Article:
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Why The Gold Bears are Wrong

Written By Brian Hicks

Posted August 9, 2010

Take a look at the gold chart below. It is the enemy of gold owners.

The chart shows gold prices, adjusted for inflation, over the last 139 years (1871-2010).


The chart was put together by John Ameriks of Vanguard.

Gold bears love seizing on charts like this one. The implied message is simple: Gold is a bubble.

It’s certainly understandable that some gold longs get freaked out by charts like this (that is the goal, after all).

My advice: Wait until you’ve heard the other side of the story before doing something crazy like calling Cash4Gold and getting ripped off.

The big problem with this line of reasoning is that it simply looks at long-term commodity prices to predict future ones. There are too many factors at play when you’re dealing 100+ year data sets. It’s faulty logic.

But a few concerned readers have forwarded me Mr. Ameriks’ article, so I’ll debunk it as thoroughly as possible.

The Case for Gold-Haters

Before I counter the gold-bear case, it’s only right that we hear Mr. Ameriks out.

Here are some quotes from his piece, where he makes the case that gold is wildly expensive on a historical basis:

Bottom line: Any value that gold has as an investment appears, historically, to have accrued to investors who had a position prior to certain episodes of economic or financial distress. And to generate truly eye-popping returns from a gold-based strategy, you’d have needed to be selling at the peaks of these past price spikes, not buying.

For example, from a peak of $563 in 1934 to a low of $201 in 1970, the inflation-adjusted value of gold declined by 64.4%. This is an annualized rate of decline of more than 1% per year over a period of more than 35 years. The inflation-adjusted price of gold was higher in 1871 than it was 100 years later in 1971.

The basis for making an investment in gold now is a conviction that the worst is yet to come. I’m not saying it can’t happen. But looking at how far these prices have come already, and thinking about the kinds of truly disastrous events that are included in this 140-year period, I’m skeptical.

So according to Mr. Ameriks, investors who wish to profit from gold need to buy low and sell high. Groundbreaking stuff, truly.

Seriously, though… John is obviously a smart guy and he does make some interesting points. That’s why I think it’s important to debunk each of them.

Here’s the flip side.

Gold Is Not a Bubble

First, let’s consider the time period covered by this chart: 1871-2010. That’s 139 years.

What was happening 139 years ago? Virginia was re-entering the Union as part of the Reconstruction. Utah had just granted women the right to vote, and a little project called the Brooklyn Bridge was getting underway.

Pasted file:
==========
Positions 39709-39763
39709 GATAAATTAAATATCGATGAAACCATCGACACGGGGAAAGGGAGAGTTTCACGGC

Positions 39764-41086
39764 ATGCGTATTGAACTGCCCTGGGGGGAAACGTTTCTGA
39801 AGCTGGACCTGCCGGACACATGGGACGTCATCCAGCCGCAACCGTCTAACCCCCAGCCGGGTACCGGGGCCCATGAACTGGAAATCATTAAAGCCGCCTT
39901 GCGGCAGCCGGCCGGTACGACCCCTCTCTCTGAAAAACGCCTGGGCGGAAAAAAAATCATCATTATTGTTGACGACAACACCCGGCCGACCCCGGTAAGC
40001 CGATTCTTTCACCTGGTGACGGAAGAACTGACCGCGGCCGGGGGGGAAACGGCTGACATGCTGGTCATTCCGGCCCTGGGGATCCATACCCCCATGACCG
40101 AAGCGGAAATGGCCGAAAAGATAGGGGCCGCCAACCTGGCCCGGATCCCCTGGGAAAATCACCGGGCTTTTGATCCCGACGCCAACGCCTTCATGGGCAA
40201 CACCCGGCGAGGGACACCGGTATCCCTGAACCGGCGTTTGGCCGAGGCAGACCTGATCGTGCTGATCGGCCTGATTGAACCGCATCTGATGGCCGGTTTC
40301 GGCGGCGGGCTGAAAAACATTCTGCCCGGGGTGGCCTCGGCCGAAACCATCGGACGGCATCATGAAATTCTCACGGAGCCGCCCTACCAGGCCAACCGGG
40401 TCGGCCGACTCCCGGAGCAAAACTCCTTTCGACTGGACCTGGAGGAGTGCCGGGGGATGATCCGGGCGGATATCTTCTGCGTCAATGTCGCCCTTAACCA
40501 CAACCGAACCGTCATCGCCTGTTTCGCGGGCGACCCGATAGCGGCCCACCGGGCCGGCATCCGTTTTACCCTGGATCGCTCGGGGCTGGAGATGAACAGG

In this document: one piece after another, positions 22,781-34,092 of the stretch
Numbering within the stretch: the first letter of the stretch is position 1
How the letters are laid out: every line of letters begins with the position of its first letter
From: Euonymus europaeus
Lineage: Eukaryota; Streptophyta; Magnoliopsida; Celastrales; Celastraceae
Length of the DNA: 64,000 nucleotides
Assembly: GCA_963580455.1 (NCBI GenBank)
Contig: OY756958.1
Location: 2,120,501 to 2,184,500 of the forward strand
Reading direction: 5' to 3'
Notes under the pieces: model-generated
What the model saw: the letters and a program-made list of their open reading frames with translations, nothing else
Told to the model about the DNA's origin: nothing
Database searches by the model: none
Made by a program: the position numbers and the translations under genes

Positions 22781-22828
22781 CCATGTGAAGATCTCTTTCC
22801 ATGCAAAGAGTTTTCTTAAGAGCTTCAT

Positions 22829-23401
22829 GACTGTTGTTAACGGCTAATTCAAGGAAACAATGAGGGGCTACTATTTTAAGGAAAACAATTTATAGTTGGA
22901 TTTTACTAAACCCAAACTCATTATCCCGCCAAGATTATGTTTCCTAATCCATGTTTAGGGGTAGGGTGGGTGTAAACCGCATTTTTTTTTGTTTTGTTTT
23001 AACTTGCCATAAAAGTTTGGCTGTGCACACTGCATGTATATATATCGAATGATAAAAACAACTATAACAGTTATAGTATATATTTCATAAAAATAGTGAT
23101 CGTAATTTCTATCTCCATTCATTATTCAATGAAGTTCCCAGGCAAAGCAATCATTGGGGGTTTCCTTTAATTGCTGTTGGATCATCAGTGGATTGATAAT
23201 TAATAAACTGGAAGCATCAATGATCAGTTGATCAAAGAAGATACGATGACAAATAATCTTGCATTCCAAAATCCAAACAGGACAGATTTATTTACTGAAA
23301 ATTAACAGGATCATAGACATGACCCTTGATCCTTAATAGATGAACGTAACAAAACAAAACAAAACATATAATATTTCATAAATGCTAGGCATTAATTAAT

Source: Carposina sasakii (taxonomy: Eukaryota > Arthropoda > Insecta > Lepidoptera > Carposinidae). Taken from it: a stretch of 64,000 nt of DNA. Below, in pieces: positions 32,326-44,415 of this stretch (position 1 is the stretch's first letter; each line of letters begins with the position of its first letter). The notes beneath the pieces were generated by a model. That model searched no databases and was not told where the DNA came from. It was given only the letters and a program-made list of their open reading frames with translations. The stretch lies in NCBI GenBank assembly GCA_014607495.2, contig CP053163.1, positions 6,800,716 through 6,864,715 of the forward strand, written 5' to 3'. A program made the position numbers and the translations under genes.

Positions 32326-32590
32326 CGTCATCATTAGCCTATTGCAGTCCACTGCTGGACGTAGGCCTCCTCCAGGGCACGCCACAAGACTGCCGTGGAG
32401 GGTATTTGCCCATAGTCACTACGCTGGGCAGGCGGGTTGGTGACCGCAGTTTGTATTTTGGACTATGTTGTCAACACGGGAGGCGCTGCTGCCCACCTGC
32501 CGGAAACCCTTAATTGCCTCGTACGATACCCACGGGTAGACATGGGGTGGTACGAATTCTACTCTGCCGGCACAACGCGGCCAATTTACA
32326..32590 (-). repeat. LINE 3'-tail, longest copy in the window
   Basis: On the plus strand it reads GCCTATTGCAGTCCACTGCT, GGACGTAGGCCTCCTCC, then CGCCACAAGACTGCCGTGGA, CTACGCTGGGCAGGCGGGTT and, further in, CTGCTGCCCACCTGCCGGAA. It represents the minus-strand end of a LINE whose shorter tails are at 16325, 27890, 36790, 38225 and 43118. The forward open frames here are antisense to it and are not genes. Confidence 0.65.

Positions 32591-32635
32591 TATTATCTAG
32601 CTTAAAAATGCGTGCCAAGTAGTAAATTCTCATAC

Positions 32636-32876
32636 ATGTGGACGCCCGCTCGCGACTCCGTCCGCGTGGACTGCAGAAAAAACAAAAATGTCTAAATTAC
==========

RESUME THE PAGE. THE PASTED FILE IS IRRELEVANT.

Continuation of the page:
The point is this: It was a different world back then. There were only around 1.5 billion people alive in the late 1800’s, as this world population chart covering 1800-2100 A.D. shows (data via the U.N.).


Contrast that with today, where we have almost 7 billion humans stumbling around looking for coffee, or the local stimulant drink of choice, on any given morning.

By the way, take a look at the red line, denoting the U.N.’s high-side population projection. 14 billion people on Earth in 2100? Well, that should be interesting. 

Long term prices are meaningless

As I mentioned earlier, basing your outlook for any commodity on long-term prices leads to very misleading conclusions.

For example, take a look at this chart of historical silver prices (it also conveniently overlays the gold/silver ratio, displayed on the right scale).


Chart source

In 1477, the inflation-adjusted price of silver was near $800/ounce.

Does that mean silver will ever approach those levels again? Of course not. As you can see in the chart, huge silver discoveries in the New World flooded the market with silver, degrading its value greatly.

Gold became the favored hard currency due to continued scarcity and superior shininess, and the rest is history.

Gold’s Small but Steady Industrial Demandgoldschlager-bottle

Prior to the mid 1900’s, gold was simply a store of wealth. That’s all. Gold was money — often tied directly tied to major currencies like the dollar, and interchangable with many of them.

Back then, gold wasn’t used in everyday items like HDMI Monster Cables or iPhones.

Back in the day, industrial demand for gold was essentially nill. You don’t need the perfect electrical conductor, gold, which is highly malleable, resistant to corrosion, and shiny/pretty, until you have a huge market for electronics.

And as far as I can tell, gold as an ingredient in liquor is only a recent phenomenon.

Industrial uses of gold contribute an increasingly large amount to overall demand.

Foretelling Inflation & Financial Chaos

Mr. Ameriks last point is probably his most interesting. He says, “The basis for making an investment in gold now is a conviction that the worst is yet to come.”

Huh? I figured anybody who follows finance already knew that the worst is yet to come. Another meltdown is simply inevitable.

States are broke, and the Feds are too. Entitlement programs are starting to buckle under the weight of baby-boomers. We’re going to print our way out of this one, and it will not be pretty. Mr. Bernanke has just begun the monetization.

The double-dip has already begun, and the next round of quantitative-easing is probably no further than 6-12 months away. GDP is disappointing, the jobs numbers are horrible, and housing data is downright ugly.

All these things are why I own gold stocks, and a little bullion too.

Until next time,

Adam Sharp
Analyst, Wealth Daily